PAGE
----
|Nigerian beauty pageant contestant
|Omasan Tokurbo Buwa
Omasan Tokurbo Buwa (born c. 1965) is a Nigerian lawyer, political appointee, columnist, and former Executive Assistant to the governor and technocrat of social welfare in Delta State. She has also worked as a model, television presenter, restaurateur and actress.
Buwa was born in Paddington, London, but moved to Nigeria with her mother, a civil servant and chef with the Nigerian Airways at the age of seven. She attended Government College, Ikorodu, where she was head of the Literary and Debating society and an athlete, representing her college in track and field events . She later gained admission into the University of Maiduguri to study English, and was on the books of Pandora model agency where she was hired by several designers including Dakova and Labanella.
In 1986, Buwa competed in Miss Nigeria and lost to Stella Okoye, but achieved greater success when she represented Warri in the second Most Beautiful Girl in Nigeria pageant in 1987. Her coronation, ironically, was marred by protests from the audience who favored her first runner up, Niki Onuaguluchi who had flown in from Los Angeles to compete in the pageant. The judges defended their decision on grounds that Niki, who stood at 5’6 did not stand a chance against the taller contestants for the forthcoming Miss Intercontinental pageant. Buwa, on her own part, publicly accused her first runner up of bringing people into the contest to cheer her to victory. As the contest had taken place late in the year, Buwa ruled for most of 1988, but quickly gained a reputation as MBGN’s most unconventional winner and was described as a tomboy by the Nigerian press. After representing Nigeria in Miss Universe, Miss Intercontinental, and Miss World in 1988, she returned to the University of Maiduguri but was suspended by the institution’s predominantly Muslim authority who were enraged at her decision to compete in a pageant, forcing her to withdraw from her course.
As an actress, Buwa starred in the movie Scattered Pictures, and the soap operas Memories and Ripples. Of her short-lived acting career, she has stated “I didn’t act because of the money involved. Maybe we were paid N10,000 which was a lot of money then, but I was simply having fun.” Television presenting work has included weekend breakfast programme Morning Ride on NTA 2 Channel 5, and regular segments with BEN Television London. A tabloid favourite, Buwa also owned a restaurant/jazz bar in Lagos before moving into aesthetics and cosmetology, subsequently opening her own modelling agency,in conjunction with designer Funmi Ajila who both discovered future actress Ibinabo Fiberesinma.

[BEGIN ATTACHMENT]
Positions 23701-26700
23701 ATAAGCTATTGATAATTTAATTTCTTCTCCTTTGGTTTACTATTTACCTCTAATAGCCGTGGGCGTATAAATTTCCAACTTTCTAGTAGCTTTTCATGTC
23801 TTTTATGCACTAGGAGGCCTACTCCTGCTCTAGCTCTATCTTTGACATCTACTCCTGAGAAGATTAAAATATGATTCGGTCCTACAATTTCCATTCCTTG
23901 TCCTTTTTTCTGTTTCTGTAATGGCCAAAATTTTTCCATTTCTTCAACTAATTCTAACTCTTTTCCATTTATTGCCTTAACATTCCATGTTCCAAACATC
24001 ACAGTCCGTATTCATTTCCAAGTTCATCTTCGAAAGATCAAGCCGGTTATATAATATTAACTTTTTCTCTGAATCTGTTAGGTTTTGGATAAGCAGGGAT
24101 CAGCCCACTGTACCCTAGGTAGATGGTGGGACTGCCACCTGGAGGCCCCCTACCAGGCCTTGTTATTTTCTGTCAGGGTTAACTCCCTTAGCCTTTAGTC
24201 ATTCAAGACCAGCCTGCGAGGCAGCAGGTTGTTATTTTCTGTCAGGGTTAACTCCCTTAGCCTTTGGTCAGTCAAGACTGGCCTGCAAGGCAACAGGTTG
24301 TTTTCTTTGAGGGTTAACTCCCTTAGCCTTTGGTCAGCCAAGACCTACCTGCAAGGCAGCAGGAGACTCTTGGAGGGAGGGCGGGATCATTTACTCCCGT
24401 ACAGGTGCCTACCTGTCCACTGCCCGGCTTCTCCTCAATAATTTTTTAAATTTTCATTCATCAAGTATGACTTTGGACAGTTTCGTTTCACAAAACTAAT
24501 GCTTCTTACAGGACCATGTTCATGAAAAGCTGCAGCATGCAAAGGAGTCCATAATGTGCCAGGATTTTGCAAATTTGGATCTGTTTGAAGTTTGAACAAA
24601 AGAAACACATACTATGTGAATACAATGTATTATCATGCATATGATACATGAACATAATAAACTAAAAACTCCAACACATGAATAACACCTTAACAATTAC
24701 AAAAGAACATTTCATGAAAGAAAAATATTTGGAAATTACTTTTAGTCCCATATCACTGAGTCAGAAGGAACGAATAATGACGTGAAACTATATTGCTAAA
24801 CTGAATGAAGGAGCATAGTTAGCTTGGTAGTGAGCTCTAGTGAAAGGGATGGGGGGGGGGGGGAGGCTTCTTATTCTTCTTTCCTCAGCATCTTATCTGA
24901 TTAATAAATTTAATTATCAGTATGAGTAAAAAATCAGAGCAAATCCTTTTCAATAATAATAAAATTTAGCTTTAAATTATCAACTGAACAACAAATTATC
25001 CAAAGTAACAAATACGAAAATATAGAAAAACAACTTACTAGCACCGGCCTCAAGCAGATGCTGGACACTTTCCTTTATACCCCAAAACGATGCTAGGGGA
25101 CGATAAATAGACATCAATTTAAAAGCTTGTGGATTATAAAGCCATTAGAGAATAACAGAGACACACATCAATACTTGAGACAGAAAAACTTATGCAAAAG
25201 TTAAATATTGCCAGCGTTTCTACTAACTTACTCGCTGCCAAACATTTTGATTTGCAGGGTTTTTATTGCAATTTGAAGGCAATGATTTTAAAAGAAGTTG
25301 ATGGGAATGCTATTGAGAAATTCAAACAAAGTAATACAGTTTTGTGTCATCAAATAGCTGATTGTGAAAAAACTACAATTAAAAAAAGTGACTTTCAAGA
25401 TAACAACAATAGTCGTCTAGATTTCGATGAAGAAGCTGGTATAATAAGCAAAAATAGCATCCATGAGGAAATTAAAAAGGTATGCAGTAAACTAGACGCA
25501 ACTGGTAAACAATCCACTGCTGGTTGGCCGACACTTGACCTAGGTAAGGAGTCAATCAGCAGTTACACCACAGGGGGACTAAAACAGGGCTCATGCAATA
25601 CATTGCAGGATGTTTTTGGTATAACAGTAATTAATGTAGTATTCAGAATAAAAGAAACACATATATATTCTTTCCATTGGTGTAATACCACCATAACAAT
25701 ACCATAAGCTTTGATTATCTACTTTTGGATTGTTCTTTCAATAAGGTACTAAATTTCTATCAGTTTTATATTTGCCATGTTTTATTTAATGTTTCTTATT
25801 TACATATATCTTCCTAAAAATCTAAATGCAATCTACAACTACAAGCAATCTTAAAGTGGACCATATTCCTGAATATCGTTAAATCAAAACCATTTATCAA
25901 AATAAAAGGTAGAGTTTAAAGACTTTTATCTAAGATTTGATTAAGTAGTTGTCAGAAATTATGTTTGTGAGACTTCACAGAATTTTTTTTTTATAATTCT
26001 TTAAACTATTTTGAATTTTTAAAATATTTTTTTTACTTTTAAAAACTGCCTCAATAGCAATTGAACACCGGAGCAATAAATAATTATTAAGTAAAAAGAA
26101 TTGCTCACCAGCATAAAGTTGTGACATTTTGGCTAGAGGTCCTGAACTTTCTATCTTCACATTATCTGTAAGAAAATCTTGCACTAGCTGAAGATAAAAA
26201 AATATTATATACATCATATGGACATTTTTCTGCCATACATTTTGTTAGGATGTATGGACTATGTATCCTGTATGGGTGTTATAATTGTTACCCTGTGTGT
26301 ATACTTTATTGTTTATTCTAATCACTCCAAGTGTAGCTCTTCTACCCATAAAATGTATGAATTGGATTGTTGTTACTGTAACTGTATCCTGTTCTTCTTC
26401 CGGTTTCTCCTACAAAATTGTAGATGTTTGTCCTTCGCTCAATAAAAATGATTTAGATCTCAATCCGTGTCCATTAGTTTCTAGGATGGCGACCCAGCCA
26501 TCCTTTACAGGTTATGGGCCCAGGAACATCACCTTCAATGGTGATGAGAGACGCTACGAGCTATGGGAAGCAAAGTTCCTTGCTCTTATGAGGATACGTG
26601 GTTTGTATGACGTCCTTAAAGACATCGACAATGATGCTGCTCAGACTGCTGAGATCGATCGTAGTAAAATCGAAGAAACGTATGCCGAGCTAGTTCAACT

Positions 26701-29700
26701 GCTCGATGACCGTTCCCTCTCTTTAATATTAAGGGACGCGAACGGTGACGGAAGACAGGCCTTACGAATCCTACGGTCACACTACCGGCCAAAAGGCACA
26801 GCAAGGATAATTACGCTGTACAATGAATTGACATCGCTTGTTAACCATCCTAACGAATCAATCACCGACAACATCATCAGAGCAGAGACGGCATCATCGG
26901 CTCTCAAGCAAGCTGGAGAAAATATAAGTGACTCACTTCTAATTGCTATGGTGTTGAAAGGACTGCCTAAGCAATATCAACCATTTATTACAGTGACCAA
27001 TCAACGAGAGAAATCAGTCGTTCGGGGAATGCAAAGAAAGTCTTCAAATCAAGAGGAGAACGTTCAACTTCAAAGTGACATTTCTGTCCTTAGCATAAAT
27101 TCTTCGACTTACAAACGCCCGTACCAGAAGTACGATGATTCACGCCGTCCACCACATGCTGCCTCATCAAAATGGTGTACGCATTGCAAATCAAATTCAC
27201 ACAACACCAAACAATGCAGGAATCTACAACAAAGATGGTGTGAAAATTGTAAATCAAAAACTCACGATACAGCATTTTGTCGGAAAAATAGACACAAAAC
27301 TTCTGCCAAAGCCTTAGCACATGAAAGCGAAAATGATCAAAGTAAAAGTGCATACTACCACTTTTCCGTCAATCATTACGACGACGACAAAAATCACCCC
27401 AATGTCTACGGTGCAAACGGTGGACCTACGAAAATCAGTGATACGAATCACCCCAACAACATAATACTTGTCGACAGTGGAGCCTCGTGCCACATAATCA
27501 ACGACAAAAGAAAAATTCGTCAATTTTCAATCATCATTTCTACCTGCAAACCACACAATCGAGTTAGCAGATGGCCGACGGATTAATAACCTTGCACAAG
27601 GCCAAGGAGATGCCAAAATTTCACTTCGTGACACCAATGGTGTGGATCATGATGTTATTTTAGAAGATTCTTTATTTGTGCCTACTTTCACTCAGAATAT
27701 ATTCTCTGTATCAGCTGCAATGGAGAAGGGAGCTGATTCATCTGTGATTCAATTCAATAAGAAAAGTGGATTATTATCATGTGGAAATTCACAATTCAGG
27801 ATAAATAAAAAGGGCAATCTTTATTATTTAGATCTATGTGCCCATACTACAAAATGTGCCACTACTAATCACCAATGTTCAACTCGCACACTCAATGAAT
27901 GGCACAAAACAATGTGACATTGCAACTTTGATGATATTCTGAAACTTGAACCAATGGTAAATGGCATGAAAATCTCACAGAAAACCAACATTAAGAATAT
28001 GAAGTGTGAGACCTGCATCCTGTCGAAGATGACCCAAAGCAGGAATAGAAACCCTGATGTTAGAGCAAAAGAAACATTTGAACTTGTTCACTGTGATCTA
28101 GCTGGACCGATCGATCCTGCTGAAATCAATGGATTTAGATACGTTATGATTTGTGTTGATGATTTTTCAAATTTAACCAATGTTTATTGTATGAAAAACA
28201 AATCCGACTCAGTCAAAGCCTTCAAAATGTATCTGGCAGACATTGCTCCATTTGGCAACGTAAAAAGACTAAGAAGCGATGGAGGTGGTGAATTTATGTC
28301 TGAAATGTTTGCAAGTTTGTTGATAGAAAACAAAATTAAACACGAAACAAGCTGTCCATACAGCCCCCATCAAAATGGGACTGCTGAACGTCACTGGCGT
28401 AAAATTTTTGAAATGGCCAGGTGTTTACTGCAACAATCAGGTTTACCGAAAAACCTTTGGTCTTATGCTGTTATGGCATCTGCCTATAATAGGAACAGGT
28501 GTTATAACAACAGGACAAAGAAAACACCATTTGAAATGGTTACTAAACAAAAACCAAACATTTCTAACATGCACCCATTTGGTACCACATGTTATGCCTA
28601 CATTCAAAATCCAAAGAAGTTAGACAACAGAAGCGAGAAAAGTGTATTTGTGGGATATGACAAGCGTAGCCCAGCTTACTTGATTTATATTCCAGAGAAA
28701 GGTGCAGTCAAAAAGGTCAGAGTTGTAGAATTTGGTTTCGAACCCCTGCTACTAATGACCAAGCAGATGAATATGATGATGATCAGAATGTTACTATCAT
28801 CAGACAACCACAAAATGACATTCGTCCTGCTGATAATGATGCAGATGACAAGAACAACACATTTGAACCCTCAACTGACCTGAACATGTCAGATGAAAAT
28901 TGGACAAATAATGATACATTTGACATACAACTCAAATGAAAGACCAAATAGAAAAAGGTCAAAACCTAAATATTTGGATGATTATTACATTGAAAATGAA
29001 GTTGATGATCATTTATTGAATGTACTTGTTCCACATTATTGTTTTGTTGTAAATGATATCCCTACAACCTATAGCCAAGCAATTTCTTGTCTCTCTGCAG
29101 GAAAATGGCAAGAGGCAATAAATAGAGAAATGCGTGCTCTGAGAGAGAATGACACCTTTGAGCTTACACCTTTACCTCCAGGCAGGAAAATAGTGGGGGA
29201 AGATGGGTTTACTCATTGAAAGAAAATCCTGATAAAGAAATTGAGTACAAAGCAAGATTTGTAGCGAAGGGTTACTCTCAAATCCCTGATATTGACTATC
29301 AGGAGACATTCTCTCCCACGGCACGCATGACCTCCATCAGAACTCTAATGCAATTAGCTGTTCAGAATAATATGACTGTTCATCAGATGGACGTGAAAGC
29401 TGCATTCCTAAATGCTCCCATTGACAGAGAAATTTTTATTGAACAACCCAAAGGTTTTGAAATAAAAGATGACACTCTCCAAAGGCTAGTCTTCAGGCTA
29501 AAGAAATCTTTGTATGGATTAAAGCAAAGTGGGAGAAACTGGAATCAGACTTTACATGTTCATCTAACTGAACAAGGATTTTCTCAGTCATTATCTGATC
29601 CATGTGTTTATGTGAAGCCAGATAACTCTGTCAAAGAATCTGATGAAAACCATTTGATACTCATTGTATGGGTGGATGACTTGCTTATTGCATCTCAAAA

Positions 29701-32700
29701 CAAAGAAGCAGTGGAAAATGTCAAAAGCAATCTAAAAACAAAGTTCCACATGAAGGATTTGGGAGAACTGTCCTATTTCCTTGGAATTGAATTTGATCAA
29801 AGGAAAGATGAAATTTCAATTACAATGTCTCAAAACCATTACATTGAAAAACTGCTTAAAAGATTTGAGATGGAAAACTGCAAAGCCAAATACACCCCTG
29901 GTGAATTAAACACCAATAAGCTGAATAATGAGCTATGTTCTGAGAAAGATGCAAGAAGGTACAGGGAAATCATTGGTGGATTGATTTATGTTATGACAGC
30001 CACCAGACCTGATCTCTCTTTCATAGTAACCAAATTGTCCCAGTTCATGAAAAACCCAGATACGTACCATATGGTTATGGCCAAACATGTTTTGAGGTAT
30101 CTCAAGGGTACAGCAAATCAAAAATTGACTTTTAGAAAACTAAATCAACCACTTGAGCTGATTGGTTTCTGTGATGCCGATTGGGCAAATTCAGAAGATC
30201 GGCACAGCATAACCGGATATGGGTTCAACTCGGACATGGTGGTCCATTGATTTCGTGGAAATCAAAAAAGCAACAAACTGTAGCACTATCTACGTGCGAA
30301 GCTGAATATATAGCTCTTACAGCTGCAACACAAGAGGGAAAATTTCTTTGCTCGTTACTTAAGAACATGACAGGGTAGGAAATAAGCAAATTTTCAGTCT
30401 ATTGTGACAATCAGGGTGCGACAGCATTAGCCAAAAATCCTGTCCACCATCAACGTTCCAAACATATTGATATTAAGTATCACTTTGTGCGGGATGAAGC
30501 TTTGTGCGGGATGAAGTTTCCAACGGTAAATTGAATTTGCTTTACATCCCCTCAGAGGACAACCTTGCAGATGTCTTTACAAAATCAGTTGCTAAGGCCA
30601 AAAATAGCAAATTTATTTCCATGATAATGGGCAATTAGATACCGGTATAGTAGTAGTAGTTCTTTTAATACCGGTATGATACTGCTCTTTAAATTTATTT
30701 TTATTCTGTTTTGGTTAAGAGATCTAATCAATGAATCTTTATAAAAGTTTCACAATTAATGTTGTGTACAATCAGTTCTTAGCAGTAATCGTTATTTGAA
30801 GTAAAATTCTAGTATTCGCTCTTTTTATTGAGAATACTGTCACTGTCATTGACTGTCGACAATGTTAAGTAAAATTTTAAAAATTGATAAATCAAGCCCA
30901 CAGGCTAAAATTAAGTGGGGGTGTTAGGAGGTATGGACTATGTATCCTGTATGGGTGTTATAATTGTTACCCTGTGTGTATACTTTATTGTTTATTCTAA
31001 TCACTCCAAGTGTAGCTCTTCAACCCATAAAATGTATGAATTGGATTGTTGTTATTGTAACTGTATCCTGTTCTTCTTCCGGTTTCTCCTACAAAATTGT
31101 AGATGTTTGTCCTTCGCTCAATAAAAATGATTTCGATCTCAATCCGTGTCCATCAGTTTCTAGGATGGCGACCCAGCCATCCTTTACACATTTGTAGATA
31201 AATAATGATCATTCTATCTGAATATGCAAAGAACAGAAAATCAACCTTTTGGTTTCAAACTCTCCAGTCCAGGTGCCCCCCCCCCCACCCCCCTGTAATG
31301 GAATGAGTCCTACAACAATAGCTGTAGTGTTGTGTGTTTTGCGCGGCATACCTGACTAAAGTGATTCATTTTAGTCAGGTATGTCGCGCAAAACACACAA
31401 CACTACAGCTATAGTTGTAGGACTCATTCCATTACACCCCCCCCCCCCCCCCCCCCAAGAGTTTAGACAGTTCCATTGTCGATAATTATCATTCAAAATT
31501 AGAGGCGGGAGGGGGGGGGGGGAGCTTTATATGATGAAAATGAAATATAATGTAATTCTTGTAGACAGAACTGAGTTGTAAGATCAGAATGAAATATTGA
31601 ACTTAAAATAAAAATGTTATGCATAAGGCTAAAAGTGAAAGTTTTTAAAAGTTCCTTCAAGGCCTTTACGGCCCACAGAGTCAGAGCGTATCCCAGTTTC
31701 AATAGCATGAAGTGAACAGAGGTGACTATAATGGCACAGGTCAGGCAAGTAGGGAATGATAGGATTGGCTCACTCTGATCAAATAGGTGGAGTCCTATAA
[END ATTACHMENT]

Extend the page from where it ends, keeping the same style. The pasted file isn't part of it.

Following her marriage, Buwa moved to New York City, where she worked as a make-up artist; her clients included Naomi Campbell and Mary J. Blige. Buwa would later move back to her birth country to continue her education, and in 2002 she graduated with a Law degree from the North London University.
After obtaining her degree, Buwa moved back to America, where she worked as an attorney, therapeutic social worker for MRDD patients and part-time model in Ohio. She is also a columnist with The Diasporan Star, an American-based Nigerian magazine, and writes the column “Generation Max” for Whispaz Magazine.
In 2009, Buwa announced she was returning to Nigeria to work on her new project, Youth Empowerment and Development in Delta, an organisation for the “monitoring, mentoring and motivation” of the youth in her native Delta state. As fate would have it however, Dr Emmanuel Uduaghan, the governor of Delta state, in pushing to achieve heightened success in his ‘human capital development’ agenda, saw the need for Omasan to use her social work skills and experience to bridge the gap and attend to the needs of persons with disabilities. Her initiated program RISE focuses on rehabilitative and social interaction of physically challenged persons. In 2009, she was appointed as executive assistant to the governor of Delta, specialising in disability.
Since divorced, however, still friends with her ex-husband, Buwa is a single mother of two boys and a girl. Not surprising is the humanitarian gene her boys, the Odumosu twins, have inherited: they organized and held charity/dance events to raise money for the less privileged. Tagged RISE (1and 2), it is the Lagos State equivalent of their mother’s pet project, which she has run in DELTA state in view of incorporating a social welfare system as well as inclusion into society for persons with disabilities.